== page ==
Get Thee to a Fundraiser | The American Spectator | USA News and Politics
Get Thee to a Fundraiser
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So the Emperor Nero (or is it Zero?) fiddles while Rome burns — going to multiple fundraising parties as the world reels from one catastrophe to another. A White House flack defends the president, saying that everyone would be much more worried if we allowed some untoward event — such as the Russian president shooting down a western airliner — to throw the emperor off his chosen course of entertaining and being entertained by the rich and foolish.

It’s hard to disagree with that. Would we really be better off if the president — meaning this president — were deeply engrossed in the nitty-gritty of policy-making or statecraft rather than harmlessly engaged in small talk at political fundraisers?

I don’t think so.

The going rate at the president’s fundraising dinners is a little north of $32,000-a-plate. That’s about two-thirds of the medium family income in the United States, but it is chump change for the “folks” (as the president likes to say) in Hollywood Hills, Silicon Valley, the Upper East Side in Manhattan, and out in the Hamptons and places like Martha’s Vineyard and Palm Springs — to mention just a few of the president’s favorite haunts.

The president loves money and despises only the getting of it through means other than kowtowing to government. Certainly he doesn’t want to kill the golden goose — Wall Street — which has been the single greatest source of quick personal enrichment for members of his and other administrations.

Never mind that Citigroup needed a $45 billion federal bailout or that our current Secretary of the Treasury — “Clueless” Jack Lew — earned over $1 million in presiding cluelessly over a unit of the bank that lost hundreds of millions of dollars and helped throw Citigroup into near insolvency. While most top-level executives have contracts with incentives to keep them from leaving, Lew’s deal with Citigroup in the late 2000s provided him with a $940,000 bonus if he could manage to secure a “full time high level position with the United States Government or a regulatory body.” He was able to collect that bonus even after Citigroup had been forced into the arms of the federal government, which made his bonus a gift from the public purse.

From Citigroup Lew sprang and to Citigroup (or some other such institution) he will presumably return… like others before him. In the age of Obama, no great financial misdeed goes unrewarded and to become rich through one’s political connections (in Wall Street / Washington nexus) is glorious.

When he’s not going to fundraising parties, the president likes to talk about them — but only in the most sanctimonious way, as if you’d never see him doing fist-bumps at a fundraising event with high-priced lobbyists (like Bill Daley, J.P. Morgan Chase’s top lobbyist before he became Obama’s chief of staff from January 2011 to January 2012) and super-rich lawyers (like John Eddie Williams, “the king of mass torts,” who hosted a fundraiser for the president on his visit to Houston right after the Fort Hood massacre; according to TexasTrialLawyerWatch.org, Williams gave $1.4 million to trial lawyer groups and the Democratic Party in 2010 and is “frequently seen in the Capitol where he advocates legislation that will increase opportunities to sue and roll back existing lawsuit reform.”) Here is Obama on the subject of fundraising, doing his faux-folksy best to sound serious and speak with a straight face (as Dave Barry says, I’m not making this up):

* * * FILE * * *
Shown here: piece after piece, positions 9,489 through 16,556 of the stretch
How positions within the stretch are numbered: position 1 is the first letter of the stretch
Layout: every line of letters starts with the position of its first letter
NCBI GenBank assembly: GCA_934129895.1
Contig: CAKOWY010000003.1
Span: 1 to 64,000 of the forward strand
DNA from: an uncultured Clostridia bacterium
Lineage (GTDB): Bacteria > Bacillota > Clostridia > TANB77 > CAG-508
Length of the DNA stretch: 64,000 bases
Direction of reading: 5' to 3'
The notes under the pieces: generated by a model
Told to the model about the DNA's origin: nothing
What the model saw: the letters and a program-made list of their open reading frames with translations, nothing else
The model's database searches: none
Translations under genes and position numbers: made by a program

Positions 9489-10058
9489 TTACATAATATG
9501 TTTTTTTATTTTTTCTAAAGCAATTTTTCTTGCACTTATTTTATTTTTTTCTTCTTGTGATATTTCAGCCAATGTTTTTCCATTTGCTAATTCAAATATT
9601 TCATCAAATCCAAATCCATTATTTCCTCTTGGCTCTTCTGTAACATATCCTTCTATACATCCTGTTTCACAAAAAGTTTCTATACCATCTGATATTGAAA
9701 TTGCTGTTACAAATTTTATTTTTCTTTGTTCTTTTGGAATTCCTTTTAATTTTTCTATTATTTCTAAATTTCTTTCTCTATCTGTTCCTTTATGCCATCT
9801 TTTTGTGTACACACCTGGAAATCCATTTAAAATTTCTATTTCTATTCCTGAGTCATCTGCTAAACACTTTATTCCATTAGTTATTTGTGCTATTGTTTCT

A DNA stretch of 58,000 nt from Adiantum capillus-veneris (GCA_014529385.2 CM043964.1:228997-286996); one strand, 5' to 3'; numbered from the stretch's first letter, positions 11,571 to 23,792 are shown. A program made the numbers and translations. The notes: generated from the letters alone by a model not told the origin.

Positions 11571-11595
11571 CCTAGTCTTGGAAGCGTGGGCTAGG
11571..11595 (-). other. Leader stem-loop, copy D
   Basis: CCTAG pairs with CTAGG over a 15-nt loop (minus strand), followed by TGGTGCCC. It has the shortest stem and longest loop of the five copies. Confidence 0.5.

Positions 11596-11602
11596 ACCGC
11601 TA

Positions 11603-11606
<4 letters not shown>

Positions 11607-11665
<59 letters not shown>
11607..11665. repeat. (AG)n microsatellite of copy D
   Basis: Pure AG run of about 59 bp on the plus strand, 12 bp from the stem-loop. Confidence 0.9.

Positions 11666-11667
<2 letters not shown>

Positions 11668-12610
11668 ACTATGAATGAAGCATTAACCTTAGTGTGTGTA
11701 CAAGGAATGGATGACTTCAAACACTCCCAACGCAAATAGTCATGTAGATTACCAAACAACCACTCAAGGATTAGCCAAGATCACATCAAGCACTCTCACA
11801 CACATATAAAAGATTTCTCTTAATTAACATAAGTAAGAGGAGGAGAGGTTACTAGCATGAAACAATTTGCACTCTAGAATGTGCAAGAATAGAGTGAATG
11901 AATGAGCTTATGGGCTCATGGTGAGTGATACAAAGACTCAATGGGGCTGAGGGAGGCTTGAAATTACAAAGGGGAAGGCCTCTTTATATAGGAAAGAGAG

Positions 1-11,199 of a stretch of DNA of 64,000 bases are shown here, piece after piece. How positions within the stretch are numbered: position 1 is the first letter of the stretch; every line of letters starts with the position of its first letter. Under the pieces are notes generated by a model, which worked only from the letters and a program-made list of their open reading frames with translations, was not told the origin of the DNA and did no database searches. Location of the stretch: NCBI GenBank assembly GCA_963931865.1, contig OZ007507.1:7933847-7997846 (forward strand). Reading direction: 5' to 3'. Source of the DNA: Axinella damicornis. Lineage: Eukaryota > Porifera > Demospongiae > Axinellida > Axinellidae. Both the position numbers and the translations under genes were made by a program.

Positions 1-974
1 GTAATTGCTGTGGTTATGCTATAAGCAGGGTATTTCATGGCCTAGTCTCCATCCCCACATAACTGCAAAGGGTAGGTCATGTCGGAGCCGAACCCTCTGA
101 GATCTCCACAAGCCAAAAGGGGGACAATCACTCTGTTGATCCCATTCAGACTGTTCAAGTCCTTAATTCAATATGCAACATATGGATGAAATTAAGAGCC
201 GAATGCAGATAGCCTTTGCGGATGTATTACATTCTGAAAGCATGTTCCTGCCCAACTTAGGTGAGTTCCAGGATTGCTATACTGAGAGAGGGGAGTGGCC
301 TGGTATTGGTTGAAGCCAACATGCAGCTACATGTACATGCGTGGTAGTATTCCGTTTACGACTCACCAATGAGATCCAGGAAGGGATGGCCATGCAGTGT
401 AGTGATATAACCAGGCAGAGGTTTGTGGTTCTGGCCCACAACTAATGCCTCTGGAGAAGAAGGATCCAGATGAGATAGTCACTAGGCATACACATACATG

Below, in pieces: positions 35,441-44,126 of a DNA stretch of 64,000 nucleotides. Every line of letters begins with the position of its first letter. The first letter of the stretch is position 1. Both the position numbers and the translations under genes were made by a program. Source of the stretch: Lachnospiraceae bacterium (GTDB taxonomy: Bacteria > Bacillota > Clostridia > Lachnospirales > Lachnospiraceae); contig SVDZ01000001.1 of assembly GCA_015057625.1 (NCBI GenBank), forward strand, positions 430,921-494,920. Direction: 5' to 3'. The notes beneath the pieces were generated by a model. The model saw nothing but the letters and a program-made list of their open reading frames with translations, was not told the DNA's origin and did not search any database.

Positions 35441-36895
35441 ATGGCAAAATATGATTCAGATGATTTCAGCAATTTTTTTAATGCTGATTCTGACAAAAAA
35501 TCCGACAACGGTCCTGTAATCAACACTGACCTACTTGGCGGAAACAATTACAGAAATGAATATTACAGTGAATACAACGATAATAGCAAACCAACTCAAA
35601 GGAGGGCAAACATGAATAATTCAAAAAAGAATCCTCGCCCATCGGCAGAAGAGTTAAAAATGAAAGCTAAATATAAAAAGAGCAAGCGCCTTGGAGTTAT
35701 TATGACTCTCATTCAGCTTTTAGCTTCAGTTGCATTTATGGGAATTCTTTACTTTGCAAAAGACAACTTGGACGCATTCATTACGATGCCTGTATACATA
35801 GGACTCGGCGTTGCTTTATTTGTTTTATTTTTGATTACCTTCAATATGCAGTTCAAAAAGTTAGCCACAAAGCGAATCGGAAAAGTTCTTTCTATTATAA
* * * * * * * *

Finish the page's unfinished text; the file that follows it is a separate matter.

Ordinary folks can’t write massive campaign checks or hire high-priced lobbyists and lawyers to secure policies that tilt the playing field to their advantage at everyone else’s expense. And so people get the bad taste that the system is rigged, and that increases cynicism and polarization and it decreases the political participation that is a requisite part of self government. 

As one of those who can’t write massive campaign checks, I have a theory about the baby-faced billionaires from Silicon Valley, the odd assortment of heirs and heiresses who have embraced progressivism, and the actors and lawyers and bankers who show up for $32,000-a-plate Obama fundraising parties. To borrow an expression from the novelist Graham Greene, they are not just stinking rich; they are part of dwindling number of Americans — the last members of the “untorturable class,” who can live without fear of the IRS and other instruments of our enlarged, envenomed, and ever more intrusive state.

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